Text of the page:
Before DNA testing became widely available, genealogists, researchers and “search angels” in Quebec vigorously searched for paper trails for private adoptions like my mother’s, the search doubly hard in a province with closed adoption records. Many black market adoptees lacked a smoking gun—the name of their birth mother, for example, or a hospital. Even when my mother found her birth date recorded on microfilm inside the Bibliothèque et Archives nationales du Québec—a painstakingly laborious process—and received a letter from the synagogue that registered her birth, she remained in limbo. Initially promising, these breadcrumb trails eventually petered out. The hope remains that a ninety-year-old rural Francophone woman—one who walked through Dr. Rabinovitch’s doors at the end of 1945, eight or nine months pregnant—is still alive. Finding her, or anything about her, has been my mother’s goal for the last twenty-five years.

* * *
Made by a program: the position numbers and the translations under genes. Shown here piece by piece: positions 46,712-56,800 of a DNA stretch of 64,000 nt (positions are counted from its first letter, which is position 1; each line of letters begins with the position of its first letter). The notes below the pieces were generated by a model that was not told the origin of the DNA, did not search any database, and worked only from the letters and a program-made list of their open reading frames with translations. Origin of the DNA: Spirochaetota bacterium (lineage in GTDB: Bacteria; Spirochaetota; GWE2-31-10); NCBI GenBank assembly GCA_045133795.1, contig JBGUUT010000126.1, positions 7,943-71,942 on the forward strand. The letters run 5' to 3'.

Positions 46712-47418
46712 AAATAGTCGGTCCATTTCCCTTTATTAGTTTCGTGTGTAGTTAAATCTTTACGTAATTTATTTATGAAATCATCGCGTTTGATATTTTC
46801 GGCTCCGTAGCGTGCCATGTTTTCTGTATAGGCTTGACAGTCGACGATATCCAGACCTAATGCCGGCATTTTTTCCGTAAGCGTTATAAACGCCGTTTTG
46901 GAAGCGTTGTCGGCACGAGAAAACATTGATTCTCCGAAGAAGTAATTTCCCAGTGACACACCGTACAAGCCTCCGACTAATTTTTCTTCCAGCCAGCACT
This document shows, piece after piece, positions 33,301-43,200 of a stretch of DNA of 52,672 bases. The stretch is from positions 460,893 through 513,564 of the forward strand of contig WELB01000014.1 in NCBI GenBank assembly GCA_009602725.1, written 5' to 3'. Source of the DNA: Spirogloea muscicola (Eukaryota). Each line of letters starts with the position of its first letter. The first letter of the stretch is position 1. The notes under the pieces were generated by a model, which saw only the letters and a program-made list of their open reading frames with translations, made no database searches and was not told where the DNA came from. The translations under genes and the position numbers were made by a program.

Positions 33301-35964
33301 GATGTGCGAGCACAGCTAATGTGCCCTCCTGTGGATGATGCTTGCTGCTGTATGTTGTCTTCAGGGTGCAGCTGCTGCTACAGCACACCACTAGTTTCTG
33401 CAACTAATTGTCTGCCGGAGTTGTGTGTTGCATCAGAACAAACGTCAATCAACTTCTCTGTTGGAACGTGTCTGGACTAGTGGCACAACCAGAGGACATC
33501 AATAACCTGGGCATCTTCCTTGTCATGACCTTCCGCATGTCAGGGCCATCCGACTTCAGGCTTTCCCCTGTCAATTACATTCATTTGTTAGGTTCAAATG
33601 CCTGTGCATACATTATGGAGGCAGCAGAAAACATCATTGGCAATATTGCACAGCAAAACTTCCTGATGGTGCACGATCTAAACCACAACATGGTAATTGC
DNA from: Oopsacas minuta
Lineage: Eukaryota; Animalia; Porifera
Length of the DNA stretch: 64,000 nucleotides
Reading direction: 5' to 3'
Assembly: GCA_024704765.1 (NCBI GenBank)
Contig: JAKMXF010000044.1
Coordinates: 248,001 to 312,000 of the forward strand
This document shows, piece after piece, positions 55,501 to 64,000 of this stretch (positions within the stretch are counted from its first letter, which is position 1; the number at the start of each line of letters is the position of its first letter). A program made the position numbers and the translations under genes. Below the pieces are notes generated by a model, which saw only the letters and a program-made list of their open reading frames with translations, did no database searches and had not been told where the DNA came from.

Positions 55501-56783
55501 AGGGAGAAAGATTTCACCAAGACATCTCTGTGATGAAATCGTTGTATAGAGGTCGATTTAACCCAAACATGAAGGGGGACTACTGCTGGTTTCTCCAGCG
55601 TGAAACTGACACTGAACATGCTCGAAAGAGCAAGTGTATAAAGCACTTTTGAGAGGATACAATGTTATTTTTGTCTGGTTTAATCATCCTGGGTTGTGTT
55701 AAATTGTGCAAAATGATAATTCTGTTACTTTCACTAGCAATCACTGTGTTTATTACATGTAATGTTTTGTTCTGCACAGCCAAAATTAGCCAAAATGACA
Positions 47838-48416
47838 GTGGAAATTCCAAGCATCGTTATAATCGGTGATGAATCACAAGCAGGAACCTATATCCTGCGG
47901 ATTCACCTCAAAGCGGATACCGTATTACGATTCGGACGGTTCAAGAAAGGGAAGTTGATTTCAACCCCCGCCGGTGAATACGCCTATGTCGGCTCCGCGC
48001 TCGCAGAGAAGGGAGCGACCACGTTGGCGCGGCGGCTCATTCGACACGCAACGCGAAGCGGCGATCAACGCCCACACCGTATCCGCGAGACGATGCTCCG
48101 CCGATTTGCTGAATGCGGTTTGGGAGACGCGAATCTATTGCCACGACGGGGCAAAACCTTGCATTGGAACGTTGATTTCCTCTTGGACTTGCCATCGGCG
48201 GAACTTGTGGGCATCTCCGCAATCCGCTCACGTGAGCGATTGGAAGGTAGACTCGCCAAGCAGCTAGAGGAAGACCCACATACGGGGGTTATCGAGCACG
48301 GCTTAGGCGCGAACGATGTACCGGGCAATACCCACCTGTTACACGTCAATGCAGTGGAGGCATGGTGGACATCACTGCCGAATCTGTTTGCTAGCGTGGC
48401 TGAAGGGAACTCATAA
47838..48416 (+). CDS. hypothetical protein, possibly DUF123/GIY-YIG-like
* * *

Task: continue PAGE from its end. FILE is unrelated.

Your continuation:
Those of us who aren’t adopted often take for granted that we have a right to know who we are and where we’re from. For adoptees born in provinces with closed records—both the birth parent and adoptee must consent to “identifying” information being shared between parties—government obstruction adds a further layer of obfuscation. While Saskatchewan passed open adoption legislation on January 1, 2017, Quebec, Nova Scotia, New Brunswick and PEI still lag well behind Canadian and world norms. When trying to piece together a past steeped in secrets, it’s far more advantageous to have been put up for adoption in British Columbia, Scotland or Australia, which have had open records for decades, than in a Catholic-dominated province such as Quebec, where the Montreal Gazette estimates 300,000 adoptions occurred between 1920 and 1970.